Watch, listen, or read any news source and you’ll come across opinion and news about the healthcare debate. It’s not too surprising – after all health care is about 17.3 % of our Gross Domestic Product (GDP). It’s also approximately a quarter of the federal budget. Beyond the impressive finances – this is our health we’re speaking of.
With the complexity of our lives it’s easiest to make a gut judgment about what to think of the healthcare proposal based on two questions: 1) do I trust the source and 2) what effect will this proposal have on me and my family. We’re all busy, but we must do better. Consider the following:
1. Who takes the financial risk?
Since not everyone has the same healthcare needs and we can’t predict the future, so there is considerable financial risk for individuals. Once a situation arises, not everyone knows what the medical costs will be. A pregnancy, for example could cost $5,000 or over $1 million in the baby’s first year for complications. Consider in any proposal - who takes this risk – the individual, taxpayers, citizens, the employer, doctors? How large is the risk pool and how is it shared and who decides? When does the risk fall to the individual or collective?
2. Is the focus on limiting expenses or improving quality of life?
The World Health Organization in 1948 stated that “health is a state of complete physical, mental and social well-being, and not merely the absence of disease or infirmity.” However, many proposals start from a cost perspective – how can we reduce costs or keep premiums low. This approach often pits different types of cuts against each other: large and sweeping vs. small and targeted but with the same goal: control costs. A less common approach focuses on improvement to quality of life with a focus on outcomes and access – how can we ensure that children with asthma have control over breathing? Does a person have access to effective therapies to recover from an accident? These questions bring us towards solutions such as home and community based services that provide a higher quality of life. Cost savings may be also be achieved, because prevention is frequently more cost-effective.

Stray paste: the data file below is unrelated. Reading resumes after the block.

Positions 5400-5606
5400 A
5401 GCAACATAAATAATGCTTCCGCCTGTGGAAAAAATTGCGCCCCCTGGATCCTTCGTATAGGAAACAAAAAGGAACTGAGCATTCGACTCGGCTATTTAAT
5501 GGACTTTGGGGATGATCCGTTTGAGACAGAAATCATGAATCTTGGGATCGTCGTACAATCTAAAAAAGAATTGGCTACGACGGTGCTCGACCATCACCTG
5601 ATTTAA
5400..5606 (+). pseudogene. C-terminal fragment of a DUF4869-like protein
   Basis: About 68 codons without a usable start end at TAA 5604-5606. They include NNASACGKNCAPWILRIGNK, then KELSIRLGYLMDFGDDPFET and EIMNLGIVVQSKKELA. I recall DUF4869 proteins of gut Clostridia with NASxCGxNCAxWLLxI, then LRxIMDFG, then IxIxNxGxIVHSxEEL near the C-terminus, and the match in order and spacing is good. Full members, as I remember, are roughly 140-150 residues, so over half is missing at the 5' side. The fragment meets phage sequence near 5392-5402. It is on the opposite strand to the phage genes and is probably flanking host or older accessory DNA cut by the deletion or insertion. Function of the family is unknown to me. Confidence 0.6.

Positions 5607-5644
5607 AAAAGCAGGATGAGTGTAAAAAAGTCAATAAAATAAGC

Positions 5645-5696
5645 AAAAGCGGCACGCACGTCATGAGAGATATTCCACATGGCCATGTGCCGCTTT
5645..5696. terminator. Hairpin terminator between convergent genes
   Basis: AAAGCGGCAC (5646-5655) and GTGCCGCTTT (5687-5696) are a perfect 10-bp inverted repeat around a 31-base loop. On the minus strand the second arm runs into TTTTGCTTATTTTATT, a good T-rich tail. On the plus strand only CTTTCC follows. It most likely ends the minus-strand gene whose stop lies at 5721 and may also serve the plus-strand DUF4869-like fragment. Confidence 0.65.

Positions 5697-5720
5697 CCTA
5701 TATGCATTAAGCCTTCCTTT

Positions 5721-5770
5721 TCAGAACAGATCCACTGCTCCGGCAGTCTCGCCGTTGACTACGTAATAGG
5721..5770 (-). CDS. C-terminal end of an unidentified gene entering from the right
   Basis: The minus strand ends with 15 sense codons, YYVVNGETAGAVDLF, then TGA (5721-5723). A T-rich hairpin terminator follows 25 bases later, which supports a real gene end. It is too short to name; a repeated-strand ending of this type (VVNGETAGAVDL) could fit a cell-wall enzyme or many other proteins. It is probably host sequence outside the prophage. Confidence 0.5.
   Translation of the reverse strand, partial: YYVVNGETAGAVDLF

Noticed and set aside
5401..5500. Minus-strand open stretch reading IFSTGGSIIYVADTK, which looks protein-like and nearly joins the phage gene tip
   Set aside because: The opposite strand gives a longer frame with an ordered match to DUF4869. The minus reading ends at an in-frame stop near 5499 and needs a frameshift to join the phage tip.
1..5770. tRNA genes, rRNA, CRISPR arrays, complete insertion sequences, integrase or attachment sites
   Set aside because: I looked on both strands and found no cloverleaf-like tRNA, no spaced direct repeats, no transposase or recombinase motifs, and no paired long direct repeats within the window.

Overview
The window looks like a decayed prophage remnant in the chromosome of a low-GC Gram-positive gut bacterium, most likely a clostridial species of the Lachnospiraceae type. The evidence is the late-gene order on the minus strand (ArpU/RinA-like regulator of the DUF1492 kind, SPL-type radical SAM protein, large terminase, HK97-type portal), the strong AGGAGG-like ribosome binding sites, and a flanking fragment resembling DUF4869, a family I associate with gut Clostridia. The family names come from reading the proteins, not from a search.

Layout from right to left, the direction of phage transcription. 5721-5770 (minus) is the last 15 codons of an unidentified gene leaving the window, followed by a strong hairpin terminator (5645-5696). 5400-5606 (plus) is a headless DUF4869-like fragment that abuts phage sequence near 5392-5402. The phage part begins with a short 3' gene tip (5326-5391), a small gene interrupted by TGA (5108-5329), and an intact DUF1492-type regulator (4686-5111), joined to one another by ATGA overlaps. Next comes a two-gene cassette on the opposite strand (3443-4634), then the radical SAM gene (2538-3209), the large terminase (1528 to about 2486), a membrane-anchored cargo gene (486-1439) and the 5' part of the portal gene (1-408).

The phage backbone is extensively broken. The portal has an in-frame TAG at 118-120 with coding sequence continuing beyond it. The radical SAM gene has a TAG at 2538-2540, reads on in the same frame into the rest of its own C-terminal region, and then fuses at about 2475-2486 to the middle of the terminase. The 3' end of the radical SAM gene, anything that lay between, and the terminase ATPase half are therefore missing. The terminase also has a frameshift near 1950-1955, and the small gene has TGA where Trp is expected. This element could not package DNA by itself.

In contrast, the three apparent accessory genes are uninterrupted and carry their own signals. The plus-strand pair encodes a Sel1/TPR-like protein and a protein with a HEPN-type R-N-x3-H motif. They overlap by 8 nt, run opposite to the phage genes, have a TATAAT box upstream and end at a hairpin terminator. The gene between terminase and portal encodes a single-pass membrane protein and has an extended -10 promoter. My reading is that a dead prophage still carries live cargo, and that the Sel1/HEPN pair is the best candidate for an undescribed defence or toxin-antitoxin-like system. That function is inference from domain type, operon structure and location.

3. Does this proposal suggest that healthcare is a right or a privilege?
Proposals generally start from one of two premises – either healthcare is a right or a privilege. On the “rights” side healthcare is a service you should be guaranteed access to regardless of means. For example, when a person entering an emergency room receives care regardless of ability to pay. Alternately, on the “privilege” side, healthcare is a service that each person should “earn” through contribution. These proposals focus on employer-based and private sector solutions where individuals can earn better healthcare by different career choices.
Once you’ve asked yourself these questions about each proposal you read, you may find that perhaps you’ve changed your mind. Proposals often contain a mix of these, but trend to one side or the other. We all may answer these questions differently – the most important one though is did we ask some in the first place.
How do you decide?